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Maths and mountains, and Issac Newton

August 6, 2014

Below is a nice puzzle, nice being defined if you like maths or logic puzzles, like readers of my blog know that I do. And my family, to their expense, know that I do.

Suppose a man sets out to climb a mountain at sunrise, arriving at the top at sunset. He sleeps at the top and descends the following day, also from sunrise, travelling more quickly downhill. Prove that there's a point on the path that he will pass at the same time on both days.

I gave this problem to my (long suffering) daughter #2 and (even longer suffering) wife during a recent hike up the wonderful Walla Crag, a walk from Keswick into Borrowdale, near our home in Rosthwaite.

View over Borrowdale from Walla Crag


After the initial usual (I) moan (II) clarification/ recalibration of the question, and after some thought my wife said 'course not', and when I said there was, a brief discussion ensured (basically, said wife saying 'rubbish') until daughter #2 agreed to listen to the explanation. And then once explained, one final exchange (said wife saying 'no more puzzles today‘) and on with our walk.


I solved the puzzle in two ways, but there is a third, pretty way which is the solution given in the book where I found it, Futliity Closet by Greg Ross. My son gave me the book last Christmas and it has been a joy to read. As the hyperlink shows, it stems from a website whose webmaster turned some of his best contributions into a book published at the start of 2014, and my son guessed that I would like it: I do, it is a perfect last thing at night read, short snippets, some funny, some quirky, some history, some maths, some word plays…all the that I like.




Newton's Laws of Motion approach

Having tried to solve it intuitively, and failed, I first used algebra. Remembering 'v equals u plus a t' and the other equations of motion, I realised the way to solve this puzzle was 's equals u t plus half a t squared'.

Here, the acceleration is nil, so the equation simplifies considerably to s equal u t. If you assume Walla Crag has a height of h, then the height at time, the meeting point m, is m=ut, with u being the upward speed. On the way down, with speed d, the height at time t is also m, where m= h-dt.

So, if there is a meeting point, the equations are solvable, so that ut=h-dt. A simple rearrangement shows that the meeting time t= h/(u+d) which says that the meeting time is dependent on the sum of the up and down speeds. This led me on to my next solution, discussed below.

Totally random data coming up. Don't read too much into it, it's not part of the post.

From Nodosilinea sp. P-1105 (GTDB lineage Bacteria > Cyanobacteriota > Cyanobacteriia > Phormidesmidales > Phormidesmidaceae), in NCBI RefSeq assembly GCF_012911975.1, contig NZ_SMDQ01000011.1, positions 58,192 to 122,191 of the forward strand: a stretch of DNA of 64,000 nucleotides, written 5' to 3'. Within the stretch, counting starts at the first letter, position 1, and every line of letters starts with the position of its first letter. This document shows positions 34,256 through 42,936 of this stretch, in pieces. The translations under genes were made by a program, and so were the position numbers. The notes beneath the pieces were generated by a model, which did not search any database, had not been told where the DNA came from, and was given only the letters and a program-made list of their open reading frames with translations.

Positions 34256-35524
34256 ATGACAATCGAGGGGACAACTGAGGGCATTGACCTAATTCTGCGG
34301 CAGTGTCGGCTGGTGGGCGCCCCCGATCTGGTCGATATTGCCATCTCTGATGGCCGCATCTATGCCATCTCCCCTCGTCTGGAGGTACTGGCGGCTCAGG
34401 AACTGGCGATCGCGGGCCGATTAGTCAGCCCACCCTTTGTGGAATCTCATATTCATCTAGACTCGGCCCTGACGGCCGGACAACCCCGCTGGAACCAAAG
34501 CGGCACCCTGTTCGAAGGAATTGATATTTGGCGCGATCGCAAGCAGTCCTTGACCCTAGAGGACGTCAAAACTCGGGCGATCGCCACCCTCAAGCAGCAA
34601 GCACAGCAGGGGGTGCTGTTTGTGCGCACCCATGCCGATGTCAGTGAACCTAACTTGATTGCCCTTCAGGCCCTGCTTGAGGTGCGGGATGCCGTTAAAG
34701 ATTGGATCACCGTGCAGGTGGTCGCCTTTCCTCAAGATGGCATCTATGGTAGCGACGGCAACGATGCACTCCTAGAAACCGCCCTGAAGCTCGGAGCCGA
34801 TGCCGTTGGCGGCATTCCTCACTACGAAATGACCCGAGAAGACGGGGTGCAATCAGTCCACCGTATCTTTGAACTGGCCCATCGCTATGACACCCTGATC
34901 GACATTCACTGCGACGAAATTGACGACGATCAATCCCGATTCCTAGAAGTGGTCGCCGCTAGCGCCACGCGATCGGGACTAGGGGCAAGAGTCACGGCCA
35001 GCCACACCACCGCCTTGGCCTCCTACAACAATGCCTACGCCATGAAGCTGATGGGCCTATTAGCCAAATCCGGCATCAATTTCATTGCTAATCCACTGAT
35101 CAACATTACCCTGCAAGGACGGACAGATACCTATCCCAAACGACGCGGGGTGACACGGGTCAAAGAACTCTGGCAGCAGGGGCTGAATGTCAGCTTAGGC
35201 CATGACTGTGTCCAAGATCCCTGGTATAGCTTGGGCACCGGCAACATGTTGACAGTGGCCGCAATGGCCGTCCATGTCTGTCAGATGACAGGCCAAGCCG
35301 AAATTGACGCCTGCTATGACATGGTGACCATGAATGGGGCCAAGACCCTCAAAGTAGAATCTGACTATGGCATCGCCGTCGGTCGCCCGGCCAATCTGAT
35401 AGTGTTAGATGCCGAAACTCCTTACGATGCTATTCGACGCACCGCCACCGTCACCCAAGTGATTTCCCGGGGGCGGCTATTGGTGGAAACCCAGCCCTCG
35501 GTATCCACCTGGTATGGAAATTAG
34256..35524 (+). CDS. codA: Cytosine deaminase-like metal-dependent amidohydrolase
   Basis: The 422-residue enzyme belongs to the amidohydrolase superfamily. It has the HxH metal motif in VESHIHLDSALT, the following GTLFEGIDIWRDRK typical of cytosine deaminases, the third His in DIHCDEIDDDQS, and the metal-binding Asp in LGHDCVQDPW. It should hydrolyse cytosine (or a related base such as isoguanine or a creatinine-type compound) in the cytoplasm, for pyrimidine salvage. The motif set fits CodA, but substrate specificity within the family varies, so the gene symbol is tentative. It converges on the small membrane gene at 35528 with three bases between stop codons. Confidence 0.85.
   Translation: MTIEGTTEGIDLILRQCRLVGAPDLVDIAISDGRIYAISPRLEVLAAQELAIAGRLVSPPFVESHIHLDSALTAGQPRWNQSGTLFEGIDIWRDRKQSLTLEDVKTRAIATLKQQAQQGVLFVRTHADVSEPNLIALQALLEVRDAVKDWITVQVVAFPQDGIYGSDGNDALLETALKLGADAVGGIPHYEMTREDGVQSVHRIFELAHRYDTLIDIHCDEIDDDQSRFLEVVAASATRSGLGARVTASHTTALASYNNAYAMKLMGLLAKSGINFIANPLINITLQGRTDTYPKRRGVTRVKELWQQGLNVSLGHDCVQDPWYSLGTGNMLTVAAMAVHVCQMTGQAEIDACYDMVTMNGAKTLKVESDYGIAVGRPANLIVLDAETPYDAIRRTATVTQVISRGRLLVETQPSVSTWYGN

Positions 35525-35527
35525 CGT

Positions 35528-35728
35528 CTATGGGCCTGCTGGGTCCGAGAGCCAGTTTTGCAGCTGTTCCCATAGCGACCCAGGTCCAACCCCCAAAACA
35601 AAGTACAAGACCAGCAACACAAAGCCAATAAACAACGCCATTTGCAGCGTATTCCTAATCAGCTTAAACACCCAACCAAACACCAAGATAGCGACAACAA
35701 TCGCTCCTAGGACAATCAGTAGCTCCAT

Substituting for t in the initial s=ut equation gives the final result that the meeting point m=h * u/(u+d). Again, this solution is revealing. The faster the upward speed, the higher up the mountain where the meeting point is, which in hindsight is obvious; and the faster the downward speed, the lower down; and finally the taller the mountain, the higher up the meeting point. All sensible, once you think about it.



Armed with the solution, and there was no point in trying Newton's laws on either GCSE-result-expectant daughter or wife, I found this way to explain it.

Imagine a zip wire was installed, taking climbers instantly down from the summit to the starting point. Then at sunrise the next day, the descender would be at the starting point. When the response was that zip wires aren't instantaneous, I almost gave up, but persevered. Is is not easy being a mathematician.

Or, imagine that the fell walker died at the summit (perhaps his wife murdered him for asking too many maths questions) then the two walkers meet at the summit (speed of descent is zero, d standing for death).

So, at the two extremes of speed, there is a meeting point. From this the inference can be drawn that there is always a meeting point, the place depending on the ratio of upwards and downwards speed: descend twice as fast, meet 1/3 the way up, for instance.

Extending the logic, it can now be seen that the simplification of assuming no acceleration was unnecessary: the walkers still meet if there are sandwich and catching breath breaks.


Logical solution

The book has a prettier solution.

Imagine rather than there being one walker, there are two twins, Flora and Iona (twins we know). Iona walks up the hill whilst Flora sets off from the summit at the same moment, same day. Clearly they must meet somewhere: twins reunited.

Of course, my wife would say 'they might descend by different routes' and, by doing so, she would, as ever, win the argument. She also wins, of course, by just admiring the view.

View of Derwentwater and Bassenthwaite from Walla Crag


(The two pictures are from googling, not of our family; but when we last walked up Walla Crag, a couple of weeks ago, the weather was every bit as good).


From → Family, Maths, Travel

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